Dec 18

It has no other master.

Posted by A Writer

 

I'm not a big fan of the term "fanboy"; it conjures up images of XBox/Playstation 3 Geek Wars with everyone normal losing (just kidding, l33t denizens, I like video games too.  Not as much as you, but I like them. Smile).  But I have to admit that this morning's news that Peter Jackson has reached agreement with New Line Cinema to produce The Hobbit has gotten me more than a trifle excited.  Why?  First, because it means we'll get to see two more films based on one of my favorite books from one of my favorite writers…and second, because it means we'll get to see the films based on the books, not based on the titles.  What made Jackson's handling of The Lord of the Rings films so spectacular was not the whizbang special effects (although those were admittedly cool) or the realism of the battle scenes (although those were absurdly sweet…have I hit full fanboy status yet?), but rather his understanding the fact that as cool as those things were, they weren't really the point of J.R.R. Tolkien's work.  Ultimately the heroic sacrifices and epic battles are being fought as much for the little, everyday places of The Shire as they are for the restoration of Minas Tirith's majesty–and thus even at the most elaborate, over-the-top moments of the film, Jackson never forgot the importance of Frodo and Sam's individual struggle to get through Mordor, both smaller and simultaneously more significant than the wars being fought elsewhere in Middle Earth.  In short, he was (usually) true to the spirit of the books, and that was probably his most significant achievement.  A friend of mine likened the accomplishment to walking through a minefield miles long with mines set at three foot intervals, somehow getting through the whole business tripping (perhaps) one or two of them at most.  Given the disastrous adaptations which have been hitting the screen in the past few years, a single blown mine here and there seems to indicate an act of miraculous genius.

But while I heaved a sigh of relief that The Hobbit will be in good hands (Jackson may only direct one of the films, but his rumored choice to direct the other would be Guillermo del Toro, and that guy's not too shabby either), I started thinking about why I had to sweat this out as much as I did.  Fantasy and science fiction has never been more popular at the box office (I'll leave The Golden Compass out, which I have neither seen nor read and which has been underwhelming in terms of revenue), and you could make the argument that in some ways this is the golden age of speculative fiction and film.  So why are the film adaptations so lousy?  It's certainly not the source material; I, Robot is a wonderful book; A Wizard of Earthsea is an underrated work of fantasy; Beowulf is obviously a seminal piece of literature; and Eragon…well, okay, yeah, Eragon is a piece of crap to begin with.  Even Jeremy Irons couldn't save that garbage.  But for the most part, we're dealing with great books which have tended to get terrible treatment on the silver screen.  What gives?  And how do we save more works of fantasy from entering the Dungeons and Dragons territory (I mean the movie, not the game.  Any time that one of the Wayans brothers is the best part of your film, you know you've got problems.)?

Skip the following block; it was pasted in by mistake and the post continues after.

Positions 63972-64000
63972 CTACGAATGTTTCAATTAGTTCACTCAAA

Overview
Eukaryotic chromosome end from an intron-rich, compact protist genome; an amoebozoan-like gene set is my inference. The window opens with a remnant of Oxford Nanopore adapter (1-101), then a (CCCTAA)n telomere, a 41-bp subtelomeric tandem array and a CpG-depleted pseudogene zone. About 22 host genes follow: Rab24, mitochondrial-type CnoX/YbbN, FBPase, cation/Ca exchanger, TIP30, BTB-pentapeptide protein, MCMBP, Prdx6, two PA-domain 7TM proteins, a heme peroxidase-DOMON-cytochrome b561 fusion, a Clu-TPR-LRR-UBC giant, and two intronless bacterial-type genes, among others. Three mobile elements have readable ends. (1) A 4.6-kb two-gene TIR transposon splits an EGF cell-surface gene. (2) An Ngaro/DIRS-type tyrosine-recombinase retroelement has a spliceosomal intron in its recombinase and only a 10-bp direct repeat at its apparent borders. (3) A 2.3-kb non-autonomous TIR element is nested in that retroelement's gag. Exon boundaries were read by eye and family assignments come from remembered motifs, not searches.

Some of the issues vary from film to film, but I think there are a couple of universal problems which need serious consideration.  So I've whipped up a couple of handy commandments for producers, directors, and writers to live by.  Follow these precepts and you're less likely to turn gold into lead, which while an impressive achievement is kind of a bummer for people who really think gold is a good thing to keep around.

Thou Shalt Not Forget The Point Of The Book.  Now I know that movies are different animals from books, and that you just can't keep everything in a movie adaptation without challenging the four hour mark (Bollywood routinely blows this mark away, but…well, actually, if this is a Bollywood characteristic I shouldn't have to say anything more about what's bad about doing it, should I?); this is why removing Tom Bombadil from The Fellowship of the Ring movie was a good decision, even though I liked his character in the book.  Ultimately the book is not focused on him but on the Ring (in fact Bombadil's lack of interest in the Ring is a clue to this) and the Fellowship's quest to destroy it, and sticking around so Bombadil can chatter more funny stuff about weeping willows while smiling at his trophy wife just doesn't fit that focus if you want to save time.  But as I said before, the ultimate point of the books isn't lost in the films, and you get the sense that this is what Tolkien would have wanted in a film version of his work.  Compare that to, oh, say, I, Robot, (*spoilers ahead, though frankly the whole goddamn film is spoiled if you ask me*) where a book which was revolutionary because it suggested that robots would not take over and destroy humanity, and in fact might be better moral agents than humans, gets converted into an "OMG robots are so scary look they're trying to kill us and Will Smith knew it all along OMG they're so scary!!!111!!" dystopic flick (have I mentioned how tired I am of dystopias?) with a twist of "let's make Susan Calvin a hot chick so we can get a gratuitous shower scene" thrown in for good measure.  Or Beowulf, which I've already talked about elsewhere